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Alleviation of metal stress by Pseudomonas orientalis and Chaetomium cupreum strains and their effects on Eucalyptus globulus growth promotion

  • J. Ortiz
  • J. Soto
  • L. Almonacid
  • A. Fuentes
  • R. Campos-Vargas
  • C. ArriagadaEmail author
Regular Article
  • 73 Downloads

Abstract

Aim

Pseudomonas orientalis and Chaetomium cupreum isolated from metal(oid)s-contaminated soil were characterized to evaluate their role in plant growth promotion and enhance the tolerance of Eucalyptus globulus to copper stress.

Methods

We evaluated minimum inhibitory concentration and explored plant-promoting traits under copper stress. Moreover, changes in morphology and the accumulation of metals on the cell surface were determined by scanning electron microscopy images coupled with energy dispersive x-ray spectroscopy (SEM-EDX). The effect of inoculation with P. orientalis and C. cupreum on E. globulus plants established in soils contaminated with copper was determined through root and shoot biomass and antioxidant response.

Results

Both strains showed high tolerance to metal(oid)s, whereas phosphate solubilization was only detected in P. orientalis. Under copper stress, C. cupreum presented a higher production rate of siderophores and indole acetic acid (4.5 mm day−1, 15.042 μg mL−1). SEM images and EDX analysis reflected cellular changes in fungus and proved biosorption of copper. Inoculation of P. orientalis and C. cupreum on Eucalyptus globulus plants significantly increased plant growth and mitigated the toxic effects of copper.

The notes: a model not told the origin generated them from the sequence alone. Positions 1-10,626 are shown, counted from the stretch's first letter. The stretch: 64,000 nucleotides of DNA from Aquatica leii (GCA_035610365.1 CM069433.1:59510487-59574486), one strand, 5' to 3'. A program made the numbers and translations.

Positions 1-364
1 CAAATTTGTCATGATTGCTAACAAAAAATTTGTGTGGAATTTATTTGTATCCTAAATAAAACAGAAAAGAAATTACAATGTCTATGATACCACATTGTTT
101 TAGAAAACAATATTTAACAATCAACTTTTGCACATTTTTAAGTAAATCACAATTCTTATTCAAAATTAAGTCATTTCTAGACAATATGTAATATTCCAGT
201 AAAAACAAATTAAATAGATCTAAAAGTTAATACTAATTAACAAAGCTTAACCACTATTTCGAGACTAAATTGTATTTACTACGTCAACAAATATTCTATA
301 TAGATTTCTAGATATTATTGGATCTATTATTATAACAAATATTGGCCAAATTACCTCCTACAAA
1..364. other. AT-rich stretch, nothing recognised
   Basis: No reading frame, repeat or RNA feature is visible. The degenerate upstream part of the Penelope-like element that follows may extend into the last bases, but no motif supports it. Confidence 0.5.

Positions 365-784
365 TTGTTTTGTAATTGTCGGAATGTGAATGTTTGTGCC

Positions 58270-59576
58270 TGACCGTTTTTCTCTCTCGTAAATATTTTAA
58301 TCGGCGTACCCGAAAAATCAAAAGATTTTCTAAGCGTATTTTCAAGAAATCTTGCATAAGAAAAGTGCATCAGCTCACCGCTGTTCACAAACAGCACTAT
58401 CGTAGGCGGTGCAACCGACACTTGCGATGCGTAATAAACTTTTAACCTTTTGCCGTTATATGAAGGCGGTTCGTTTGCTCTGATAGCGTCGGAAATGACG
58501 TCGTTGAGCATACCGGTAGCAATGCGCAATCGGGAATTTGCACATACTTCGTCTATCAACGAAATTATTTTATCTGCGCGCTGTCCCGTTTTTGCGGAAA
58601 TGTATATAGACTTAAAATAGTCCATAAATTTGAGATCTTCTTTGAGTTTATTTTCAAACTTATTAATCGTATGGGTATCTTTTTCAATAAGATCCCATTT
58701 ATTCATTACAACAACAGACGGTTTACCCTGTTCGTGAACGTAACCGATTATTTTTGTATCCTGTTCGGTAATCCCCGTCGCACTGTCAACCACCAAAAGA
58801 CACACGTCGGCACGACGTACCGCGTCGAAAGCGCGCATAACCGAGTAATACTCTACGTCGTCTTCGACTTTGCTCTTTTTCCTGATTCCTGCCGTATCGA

Conclusions

According to these results, both microorganisms contribute positively to stimulated plant growth and to decreasing stress caused by high concentrations of copper in soil, especially C. cupreum.

Keywords

Metal stress Phytoremediation Soil microorganisms Plant growth promotion 

Notes

Acknowledgements

Financial support of this study was provided by the Fondo Nacional de Desarrollo, Científico y Tecnológico, FONDECYT 1170931, and the Comisión Nacional de Investigación Científica y Tecnológica, CONICYT Doctoral Fellowship 21150615. We thank the Scientific and Technological Bioresource Nucleus BIOREN- UFRO for equipment support. This study is dedicated for the memory of the Professor of Environmental Microbiology, Yoav Bashan (1952–2018) of the Bashan Institute of Science, Auburn, USA.

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© Springer Nature Switzerland AG 2019

Authors and Affiliations

  1. 1.Laboratorio de Biorremediación, Facultad de Ciencias Agropecuarias y ForestalesUniversidad de La FronteraTemucoChile
  2. 2.Programa de Doctorado en Ciencias Mención Biología Celular y Molecular AplicadaUniversidad de La FronteraTemucoChile
  3. 3.Facultad de Ciencias Biológicas, Centro de Biotecnología VegetalUniversidad Andrés BelloSantiagoChile

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